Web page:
Religious Persecution of Ahmadiyya Muslim Community
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Home Worldwide Indonesia January, 2008 Attorney general asked …
Attorney general asked to defend religious freedom at home

Headline News January 08, 2008 

Attorney general asked to defend religious freedom at home

Irawaty Wardany, The Jakarta Post, Jakarta

An alliance of communities fighting for religious freedom has called on the Attorney General’s Office to stick to the 1945 Constitution in determining whether the Ahmadiyah sect should be banned.

People grouped in the National Alliance for Freedom of Religion and Faith staged a demonstration in front of the Attorney Genera’s Office building and the National Police headquarters on Monday demanding the attorney general disregard a fatwa issued by the Indonesian Ulema Council (MUI).

“One of the reasons why we came here today was because we heard that the (Attorney General’s Office) will hold a meeting with a body overseeing various beliefs in the public on Wednesday to determine the status of Ahmadiyah,” Jakarta Legal Aid Institute director Asfinawati told reporters after meeting representatives of the office.

She said that alliance would encourage the office to use the Constitution rather than the to decide Ahmadiyah’s fate.

The MUI issued an edict declaring Ahmadiyah a heretic sect after founder Mirza Ghulam Ahmad claimed he was a prophet.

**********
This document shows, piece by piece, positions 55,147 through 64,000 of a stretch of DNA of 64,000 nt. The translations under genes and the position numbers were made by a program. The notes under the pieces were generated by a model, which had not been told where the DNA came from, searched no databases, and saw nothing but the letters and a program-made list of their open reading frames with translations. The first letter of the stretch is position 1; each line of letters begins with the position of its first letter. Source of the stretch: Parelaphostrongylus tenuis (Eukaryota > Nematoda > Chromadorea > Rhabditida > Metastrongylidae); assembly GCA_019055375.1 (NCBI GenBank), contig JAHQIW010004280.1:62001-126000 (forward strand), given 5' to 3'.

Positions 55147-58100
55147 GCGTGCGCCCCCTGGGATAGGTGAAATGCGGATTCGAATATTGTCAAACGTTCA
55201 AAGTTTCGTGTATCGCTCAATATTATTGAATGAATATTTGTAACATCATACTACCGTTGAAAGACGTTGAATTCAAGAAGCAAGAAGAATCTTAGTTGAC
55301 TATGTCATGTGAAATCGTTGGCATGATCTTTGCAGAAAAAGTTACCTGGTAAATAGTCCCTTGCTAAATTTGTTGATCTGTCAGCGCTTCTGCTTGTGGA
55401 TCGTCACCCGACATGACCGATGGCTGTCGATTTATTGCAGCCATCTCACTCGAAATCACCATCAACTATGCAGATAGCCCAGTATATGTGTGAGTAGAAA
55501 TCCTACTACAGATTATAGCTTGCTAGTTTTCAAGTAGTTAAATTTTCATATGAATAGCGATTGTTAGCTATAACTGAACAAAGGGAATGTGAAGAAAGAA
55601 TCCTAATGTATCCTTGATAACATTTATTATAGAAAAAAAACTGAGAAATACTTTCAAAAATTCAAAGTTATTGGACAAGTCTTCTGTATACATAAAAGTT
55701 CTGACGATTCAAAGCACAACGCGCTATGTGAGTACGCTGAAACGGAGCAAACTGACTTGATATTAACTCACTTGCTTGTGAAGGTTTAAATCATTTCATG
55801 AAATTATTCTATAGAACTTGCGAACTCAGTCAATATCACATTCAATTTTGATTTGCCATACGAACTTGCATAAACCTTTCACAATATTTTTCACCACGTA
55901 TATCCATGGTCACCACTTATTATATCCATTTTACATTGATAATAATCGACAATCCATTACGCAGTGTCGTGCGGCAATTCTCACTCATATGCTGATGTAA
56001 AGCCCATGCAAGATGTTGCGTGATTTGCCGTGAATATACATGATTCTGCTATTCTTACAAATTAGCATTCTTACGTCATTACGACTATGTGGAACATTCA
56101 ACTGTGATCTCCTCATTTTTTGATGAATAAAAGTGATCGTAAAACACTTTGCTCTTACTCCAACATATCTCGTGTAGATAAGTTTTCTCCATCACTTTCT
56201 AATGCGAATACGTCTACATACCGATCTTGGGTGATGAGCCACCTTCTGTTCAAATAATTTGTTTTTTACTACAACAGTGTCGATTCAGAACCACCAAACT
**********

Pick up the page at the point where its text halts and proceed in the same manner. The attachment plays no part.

“The (Attorney General’s Office) is the key to upholding religious freedom, so we expect the (office) not to make its decision based on the MUI’s edict only,” Asfinawati said.

She added that the alliance would also remind the National Police to be neutral and independent in responding to the case.

“We see indications that the police have paid no attention to cases of violence against the Ahmadiyah community,” she said.

“There were many threats that ended in violence against by Ahmadiyah members but the government and law enforcers did nothing about that.”

She added that they had sent letters of complaint to the National Police several times since 2005 but nothing had been done.

J.H. Lamardy, an Ahmadiyah member, said that the government had generally ignored violence against Ahmadiyah members.

“Take the incident in Pangauban, Garut, West Java for example. The Ahmadiyah community received a threat a week prior to the violent action took place and reported it to the police. But the police did not respond,” he said.

He also said that the destruction of Ahmadiyah property, took place in the presence of police personnel.

“In the incident in Manislor, Kuningan, West Java, it was even worse. The Ahmadiyah community had received a threat two weeks before the real action,” said Lamardy.

“The threat even more explicitly indicated that the attackers would do real damage and (that it would be a) bloody incident if we did not close our mosque.”

He added such attacks had damaged seven Ahmadiyah mosques as well as dozens of houses of Ahmadiyah members and that the police had done nothing.

“If the (Attorney General’s Office) decides that Ahmadiyah is heretical, what will happen the 500,000 sect members?” Lamardy said.

A. H. Semendawai, deputy director of the Institute for Policy Research and Advocacy said that if the police continued to ignore the attacks, people would believe that they were sanctioning them.

Preacher Gomar Gultom said that the Ahmadiyah community was not the only group suffering.

“In some regions, the administrations have even forcibly closed down some churches, like in Bandung, West Java and Tambora district, West Jakarta,” he said.

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